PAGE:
To truly appeal to the common man, Ed needs to get a Doberman

His problem is if he does win the election he’ll have to keep it up

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The Independent Online

It was obvious, from the moment that picture went on Twitter, that Labour has lost any connection with the common man and woman. Because if Emily Thornberry had retained a working-class outlook, she’d have added the comment: “Jesus Christ I don’t fancy knocking here, it looks mental. And have you seen the bastard who lives there? He’s HUGE. WTF.”

You don’t have to be a member of the “metropolitan elite” to see a house covered in three giant flags of St George, one of which entirely obscures a window, and think: “Are you sure three is enough, mate? I mean, there’s one corner of the kitchen not quite hidden behind a red cross. What are you, FRENCH?”

Because the true patriot has four flags, not three, one of which covers the garden and the internal plumbing system, including the inside of the radiators, otherwise you’re insulting my granddad.

But apparently this is Labour’s core vote, so much so that Ed Miliband has “never been so angry” as when he saw a sneery comment about the flags. I thought he was going to add: “How DARE she do that, this is my mate Terry’s house. We went to university together, then I went on the politics course and he drifted towards cage fighting so we didn’t see each other so much. Diamond, he is.”

As this is Labour’s target audience, by next week, Miliband will turn up to Parliament with a Doberman, and at Prime Minister’s Questions he’ll ask: “Given the alarming economic forecasts released today, does the Prime Minister not agree COME HERE Hercules, HERE, I said COME HERE, don’t worry love he won’t hurt you HERE you slag, GET HERE, that the strategy of the party opposite has failed and, oi Duncan Smith, what you looking at?”

His problem is if he does win the election he’ll have to keep it up. On his first visit to Washington he’ll yell: “Never mind your Presidential cavalcade, I’ve brought my van, hop in Obama,” and travel to the White House with one hand on the wheel while eating a pasty.

It’s fitting that the people most outraged by the condescending photo are the Conservatives and The Sun. I suppose David Cameron feels personally insulted, as this house reminds him of his own upbringing. No luncheon at Eton could start until Steve arrived, as he had the white van with all the sausages and lager. And his most treasured moment at the Bullingdon Club was when the toast was read out by Harry Redknapp.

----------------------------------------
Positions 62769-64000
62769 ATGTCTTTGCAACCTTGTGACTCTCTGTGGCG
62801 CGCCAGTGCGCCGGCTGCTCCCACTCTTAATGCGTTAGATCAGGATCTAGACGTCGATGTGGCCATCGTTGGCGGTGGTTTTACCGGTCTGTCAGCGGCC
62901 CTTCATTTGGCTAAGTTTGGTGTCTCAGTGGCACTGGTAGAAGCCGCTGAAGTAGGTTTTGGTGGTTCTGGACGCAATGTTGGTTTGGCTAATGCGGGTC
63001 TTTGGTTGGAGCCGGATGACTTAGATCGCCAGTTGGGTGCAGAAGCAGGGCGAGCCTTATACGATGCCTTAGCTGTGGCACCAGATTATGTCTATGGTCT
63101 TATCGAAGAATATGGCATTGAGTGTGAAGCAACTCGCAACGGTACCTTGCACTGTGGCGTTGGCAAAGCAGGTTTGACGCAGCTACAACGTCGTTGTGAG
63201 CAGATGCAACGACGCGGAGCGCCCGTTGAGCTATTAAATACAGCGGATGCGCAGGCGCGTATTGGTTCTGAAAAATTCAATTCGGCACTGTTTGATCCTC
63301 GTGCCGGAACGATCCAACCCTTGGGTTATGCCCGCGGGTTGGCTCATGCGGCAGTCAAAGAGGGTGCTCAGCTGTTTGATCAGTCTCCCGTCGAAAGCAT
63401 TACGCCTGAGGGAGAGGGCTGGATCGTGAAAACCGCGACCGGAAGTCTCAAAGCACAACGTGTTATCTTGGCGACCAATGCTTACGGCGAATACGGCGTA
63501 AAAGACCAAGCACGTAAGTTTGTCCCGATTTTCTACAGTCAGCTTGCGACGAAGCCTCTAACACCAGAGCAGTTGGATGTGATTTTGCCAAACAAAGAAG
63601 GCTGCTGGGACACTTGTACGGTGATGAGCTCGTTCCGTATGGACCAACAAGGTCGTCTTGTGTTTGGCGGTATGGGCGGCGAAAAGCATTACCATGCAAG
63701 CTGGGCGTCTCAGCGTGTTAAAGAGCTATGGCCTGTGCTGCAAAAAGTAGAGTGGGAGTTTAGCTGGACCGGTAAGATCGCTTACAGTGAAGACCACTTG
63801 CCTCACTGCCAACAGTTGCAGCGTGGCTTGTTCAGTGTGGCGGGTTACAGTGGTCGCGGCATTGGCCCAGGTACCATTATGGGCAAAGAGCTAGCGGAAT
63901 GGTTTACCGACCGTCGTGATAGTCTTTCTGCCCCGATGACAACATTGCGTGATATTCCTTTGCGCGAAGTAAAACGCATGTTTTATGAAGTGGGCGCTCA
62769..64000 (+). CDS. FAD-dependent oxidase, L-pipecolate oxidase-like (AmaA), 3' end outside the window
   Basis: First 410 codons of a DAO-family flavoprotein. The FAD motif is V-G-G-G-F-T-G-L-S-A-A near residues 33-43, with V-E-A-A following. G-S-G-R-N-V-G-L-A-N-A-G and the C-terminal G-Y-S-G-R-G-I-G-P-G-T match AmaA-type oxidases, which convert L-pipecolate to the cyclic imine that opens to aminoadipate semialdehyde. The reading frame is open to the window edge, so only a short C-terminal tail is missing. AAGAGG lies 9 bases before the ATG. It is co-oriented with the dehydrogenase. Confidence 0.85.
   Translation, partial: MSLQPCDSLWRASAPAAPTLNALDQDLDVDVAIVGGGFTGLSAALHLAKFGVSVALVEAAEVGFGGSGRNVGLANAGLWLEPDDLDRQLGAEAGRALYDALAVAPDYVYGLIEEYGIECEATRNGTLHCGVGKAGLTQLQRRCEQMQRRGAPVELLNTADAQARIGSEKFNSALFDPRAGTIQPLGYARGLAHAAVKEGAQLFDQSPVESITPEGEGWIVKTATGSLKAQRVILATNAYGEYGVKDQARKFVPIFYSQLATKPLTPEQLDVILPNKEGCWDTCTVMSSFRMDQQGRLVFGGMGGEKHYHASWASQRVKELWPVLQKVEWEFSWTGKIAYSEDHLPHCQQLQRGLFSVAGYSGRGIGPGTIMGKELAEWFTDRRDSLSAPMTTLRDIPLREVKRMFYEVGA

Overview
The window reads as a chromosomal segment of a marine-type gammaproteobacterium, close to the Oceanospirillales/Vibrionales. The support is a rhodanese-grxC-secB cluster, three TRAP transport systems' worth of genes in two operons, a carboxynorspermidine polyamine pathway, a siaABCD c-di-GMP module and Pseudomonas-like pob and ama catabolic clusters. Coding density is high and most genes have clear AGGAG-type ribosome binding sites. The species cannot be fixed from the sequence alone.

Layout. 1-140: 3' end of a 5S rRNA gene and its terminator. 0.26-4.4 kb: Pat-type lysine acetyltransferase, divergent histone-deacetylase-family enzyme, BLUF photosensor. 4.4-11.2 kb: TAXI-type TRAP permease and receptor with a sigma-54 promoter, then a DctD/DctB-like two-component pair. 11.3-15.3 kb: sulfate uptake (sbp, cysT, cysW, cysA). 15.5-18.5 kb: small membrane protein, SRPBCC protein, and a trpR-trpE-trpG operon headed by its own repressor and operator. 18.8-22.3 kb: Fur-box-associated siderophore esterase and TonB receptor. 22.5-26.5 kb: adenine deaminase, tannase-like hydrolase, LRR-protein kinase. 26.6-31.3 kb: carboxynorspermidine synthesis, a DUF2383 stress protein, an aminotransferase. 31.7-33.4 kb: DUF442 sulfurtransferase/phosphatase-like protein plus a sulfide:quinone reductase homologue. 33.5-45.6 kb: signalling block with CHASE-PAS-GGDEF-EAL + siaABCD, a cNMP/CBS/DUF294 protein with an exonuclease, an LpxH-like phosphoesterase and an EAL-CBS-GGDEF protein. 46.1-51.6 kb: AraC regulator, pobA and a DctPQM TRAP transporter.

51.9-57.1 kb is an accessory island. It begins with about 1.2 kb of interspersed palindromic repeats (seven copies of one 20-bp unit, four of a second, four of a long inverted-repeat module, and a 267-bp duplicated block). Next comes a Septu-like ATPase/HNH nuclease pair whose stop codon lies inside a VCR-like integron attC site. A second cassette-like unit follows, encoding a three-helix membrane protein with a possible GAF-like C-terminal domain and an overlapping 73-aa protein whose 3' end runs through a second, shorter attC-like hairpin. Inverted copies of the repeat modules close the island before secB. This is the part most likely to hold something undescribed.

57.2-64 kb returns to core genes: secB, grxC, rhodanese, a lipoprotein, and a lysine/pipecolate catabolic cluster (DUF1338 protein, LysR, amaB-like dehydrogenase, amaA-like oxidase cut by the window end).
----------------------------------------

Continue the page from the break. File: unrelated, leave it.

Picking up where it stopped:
At The Sun, it was revealed this week, they routinely refer to their readers as “plebs”, and you can’t get more affectionate than giving someone a pet name. Rupert Murdoch’s whole life screams: “I am at one with the man who lives in that house.” His islands are always covered in a giant St George’s flag, and he often goes to work in a white Transit yacht, because it’s handy for carrying his tools.

Outraged concern from the rich at Labour’s plans to ruin the lives of common people is likely to become regular over the next few months. For example, the proposed mansion tax is opposed by a growing grassroots campaign of ordinary millionaires.

The founder of this movement seems to be Myleene Klass, who harangued Miliband, saying: “You can’t just point at something and tax it.”

This is clearly how the policy came about, because if you randomly point at something, more often than not when you look to see what you’ve pointed out, it will be a mansion. She also said she opposed the tax on houses valued at over £2m because the people it will hurt are “little old grannies”.

And this is so true. Go to any penthouse in Kensington, knock on the door and you’ll hear: “Hang on dear. It will take a while to get down with my arthritis. I’m lucky Mohamed al-Fayed from next door popped in to help with the washing up or I’d be in a right pickle.”

Drive up to any 500-acre farm in Wiltshire, and out comes a little old granny, who tells you: “When I bought this place in 1953 for 65 quid it was a terraced cottage with an outside toilet. Over the years it sprouted a grouse-shooting range and a trout farm and tennis courts and now it’s worth £35m, I don’t see why I should be penalised for that. Anyway, I’ve made some tomato chutney.”

This seems all the more unfair when you consider the money raised from this mansion tax will be wasted on the NHS, which is the last place you’ll find little old grannies, as it’s used mostly by Russian oligarchs and Saudi princes.

Ex-footballer Sol Campbell, who owns a £25m house in Chelsea, also opposes the mansion tax, as do other owners of property worth tens of millions of pounds, who are all upset about the same little old grannies, all of a sudden, having never publicly expressed concern for this social group before. One of life’s little coincidences, I suppose.

Miliband tried to mutter an explanation to Klass, but may have done better in the ensuing media storm by replying something like: “Do you even care about old grannies? You just want to keep all 11 million quid you’re worth from presenting annoying adverts.”

Perhaps he shouldn’t merely apologise to people on that estate in Rochester, he should recruit some of them to run his campaign for the election.

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